The Trump and Biden administrations were warned about a Maryland plant that has had to destroy enough vaccine doses to inoculate a small country. In an assessment seen by the New York Times, the expert who has overseen COVID vaccine production for the government since last May warned in June that it would be risky to rely on the Emergent BioSolutions plant unless major improvements were made. Carlo de Notaristefani—who visited the plant days after it was awarded a $628 million contract under Operation Warp Speed—warned that it didn't have enough trained staff and would have to strengthen quality controls before it could make large amounts of vaccine. The plant already had a history of FDA violations.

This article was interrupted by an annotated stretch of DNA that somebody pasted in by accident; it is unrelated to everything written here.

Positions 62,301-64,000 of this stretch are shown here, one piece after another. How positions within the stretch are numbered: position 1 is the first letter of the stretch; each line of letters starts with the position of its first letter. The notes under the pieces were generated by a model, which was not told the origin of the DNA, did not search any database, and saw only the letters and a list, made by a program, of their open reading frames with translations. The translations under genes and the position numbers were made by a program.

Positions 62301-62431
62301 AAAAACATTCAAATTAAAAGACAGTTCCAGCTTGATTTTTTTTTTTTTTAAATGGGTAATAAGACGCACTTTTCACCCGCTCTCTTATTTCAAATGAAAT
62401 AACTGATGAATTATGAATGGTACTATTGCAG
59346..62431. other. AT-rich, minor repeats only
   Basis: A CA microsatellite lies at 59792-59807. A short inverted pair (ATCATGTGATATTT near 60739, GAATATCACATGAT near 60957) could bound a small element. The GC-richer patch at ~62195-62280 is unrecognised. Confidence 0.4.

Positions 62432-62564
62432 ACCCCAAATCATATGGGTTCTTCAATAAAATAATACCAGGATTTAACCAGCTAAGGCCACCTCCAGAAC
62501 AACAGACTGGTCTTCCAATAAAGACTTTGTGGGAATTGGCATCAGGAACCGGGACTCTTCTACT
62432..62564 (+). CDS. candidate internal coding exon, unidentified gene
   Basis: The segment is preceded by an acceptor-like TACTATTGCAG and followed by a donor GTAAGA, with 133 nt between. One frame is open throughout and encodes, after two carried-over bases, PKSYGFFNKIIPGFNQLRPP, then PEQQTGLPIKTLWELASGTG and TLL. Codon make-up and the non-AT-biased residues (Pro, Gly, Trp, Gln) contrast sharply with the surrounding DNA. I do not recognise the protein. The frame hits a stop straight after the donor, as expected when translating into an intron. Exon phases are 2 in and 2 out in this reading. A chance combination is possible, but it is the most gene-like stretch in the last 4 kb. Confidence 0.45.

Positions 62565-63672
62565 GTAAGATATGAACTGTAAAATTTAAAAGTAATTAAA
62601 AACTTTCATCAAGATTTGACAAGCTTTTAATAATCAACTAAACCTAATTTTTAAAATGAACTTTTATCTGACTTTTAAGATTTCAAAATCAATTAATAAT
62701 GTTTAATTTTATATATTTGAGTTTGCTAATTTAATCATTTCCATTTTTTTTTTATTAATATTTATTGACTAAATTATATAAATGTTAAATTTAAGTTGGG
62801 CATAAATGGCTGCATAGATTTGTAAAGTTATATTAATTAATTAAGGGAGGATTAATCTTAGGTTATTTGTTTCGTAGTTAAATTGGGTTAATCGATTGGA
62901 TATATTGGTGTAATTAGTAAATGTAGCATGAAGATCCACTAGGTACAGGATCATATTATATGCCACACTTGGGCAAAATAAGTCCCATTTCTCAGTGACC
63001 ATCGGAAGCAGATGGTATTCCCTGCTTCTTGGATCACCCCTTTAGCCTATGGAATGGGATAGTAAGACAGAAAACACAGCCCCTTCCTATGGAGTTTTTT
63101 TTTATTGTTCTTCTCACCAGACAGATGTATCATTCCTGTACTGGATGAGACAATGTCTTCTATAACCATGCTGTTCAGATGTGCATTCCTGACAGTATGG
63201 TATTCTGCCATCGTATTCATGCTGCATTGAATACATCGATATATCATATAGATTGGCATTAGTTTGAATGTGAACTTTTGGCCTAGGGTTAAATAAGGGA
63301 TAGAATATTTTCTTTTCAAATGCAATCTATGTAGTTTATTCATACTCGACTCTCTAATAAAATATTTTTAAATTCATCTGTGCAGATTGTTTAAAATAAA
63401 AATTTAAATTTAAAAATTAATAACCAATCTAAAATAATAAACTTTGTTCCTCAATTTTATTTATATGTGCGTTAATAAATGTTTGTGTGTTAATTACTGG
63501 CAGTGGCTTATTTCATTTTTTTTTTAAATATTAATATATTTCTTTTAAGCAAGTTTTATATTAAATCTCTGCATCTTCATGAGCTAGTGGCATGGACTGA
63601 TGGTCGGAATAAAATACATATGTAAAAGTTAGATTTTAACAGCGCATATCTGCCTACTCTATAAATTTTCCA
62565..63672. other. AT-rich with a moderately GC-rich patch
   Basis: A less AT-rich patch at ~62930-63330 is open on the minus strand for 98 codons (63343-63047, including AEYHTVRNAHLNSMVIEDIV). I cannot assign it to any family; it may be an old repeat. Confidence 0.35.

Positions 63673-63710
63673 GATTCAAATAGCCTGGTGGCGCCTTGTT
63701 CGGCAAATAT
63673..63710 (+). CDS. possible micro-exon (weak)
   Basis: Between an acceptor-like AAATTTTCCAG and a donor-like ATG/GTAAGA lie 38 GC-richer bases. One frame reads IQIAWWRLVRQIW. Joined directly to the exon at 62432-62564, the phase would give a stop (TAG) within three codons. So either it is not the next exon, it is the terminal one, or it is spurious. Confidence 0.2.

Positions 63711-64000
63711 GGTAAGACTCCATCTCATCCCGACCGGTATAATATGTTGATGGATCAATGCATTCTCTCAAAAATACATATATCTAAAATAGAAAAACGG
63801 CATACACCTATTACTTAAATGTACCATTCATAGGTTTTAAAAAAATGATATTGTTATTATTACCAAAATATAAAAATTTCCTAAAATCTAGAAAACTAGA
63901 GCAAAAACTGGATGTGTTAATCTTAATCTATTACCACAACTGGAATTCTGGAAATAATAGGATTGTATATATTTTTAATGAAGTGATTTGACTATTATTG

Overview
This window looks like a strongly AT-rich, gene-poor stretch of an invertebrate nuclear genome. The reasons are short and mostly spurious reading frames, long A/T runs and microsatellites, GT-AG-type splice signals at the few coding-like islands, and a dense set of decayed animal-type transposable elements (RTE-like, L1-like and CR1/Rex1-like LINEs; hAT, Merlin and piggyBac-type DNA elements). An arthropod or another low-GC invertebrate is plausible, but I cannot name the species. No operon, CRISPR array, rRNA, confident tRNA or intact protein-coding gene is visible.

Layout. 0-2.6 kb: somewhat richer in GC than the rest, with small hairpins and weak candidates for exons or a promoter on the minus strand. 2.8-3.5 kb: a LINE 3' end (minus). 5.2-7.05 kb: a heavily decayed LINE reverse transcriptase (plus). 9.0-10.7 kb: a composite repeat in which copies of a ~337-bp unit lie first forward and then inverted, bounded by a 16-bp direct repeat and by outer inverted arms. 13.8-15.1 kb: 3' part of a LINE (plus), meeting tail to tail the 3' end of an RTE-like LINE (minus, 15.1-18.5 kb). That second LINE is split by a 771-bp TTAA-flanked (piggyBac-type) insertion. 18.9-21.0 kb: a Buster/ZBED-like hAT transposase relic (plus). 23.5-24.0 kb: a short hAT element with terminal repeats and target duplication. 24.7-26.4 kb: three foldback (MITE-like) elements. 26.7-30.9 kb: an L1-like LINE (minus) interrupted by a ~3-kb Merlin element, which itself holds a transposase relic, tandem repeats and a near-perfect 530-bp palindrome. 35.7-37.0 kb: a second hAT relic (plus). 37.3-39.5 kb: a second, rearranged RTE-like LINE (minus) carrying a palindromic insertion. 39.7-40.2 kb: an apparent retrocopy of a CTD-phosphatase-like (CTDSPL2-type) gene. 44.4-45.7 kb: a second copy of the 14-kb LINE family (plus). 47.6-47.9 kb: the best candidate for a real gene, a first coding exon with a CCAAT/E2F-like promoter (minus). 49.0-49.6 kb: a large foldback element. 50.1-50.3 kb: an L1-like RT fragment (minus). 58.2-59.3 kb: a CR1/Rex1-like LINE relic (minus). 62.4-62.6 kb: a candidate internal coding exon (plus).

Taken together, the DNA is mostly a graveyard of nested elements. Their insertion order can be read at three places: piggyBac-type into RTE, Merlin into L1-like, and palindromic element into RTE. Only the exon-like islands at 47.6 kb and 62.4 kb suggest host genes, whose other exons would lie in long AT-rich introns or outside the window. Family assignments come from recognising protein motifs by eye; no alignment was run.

The report, which said the company "will have to be monitored closely," was shared with senior Trump administration officials and was handed over to the Biden administration in the transition, sources tell Politico. The sources say Trump administration officials suggested J&J send employees to improve operations at Emergent, but the company sent far fewer than the administration wanted. Former plant supervisors tell the Times that with heavy workloads, unrealistic timetables, and a shortage of trained staff, shortcuts were often taken. The plant, which made Johnson & Johnson and AstraZeneca vaccines, had to destroy 15 million doses of the J&J vaccine after it was contaminated with AstraZeneca ingredients. None of the 150 million doses of both vaccines it had produced have been distributed yet. (Read more coronavirus vaccine stories.)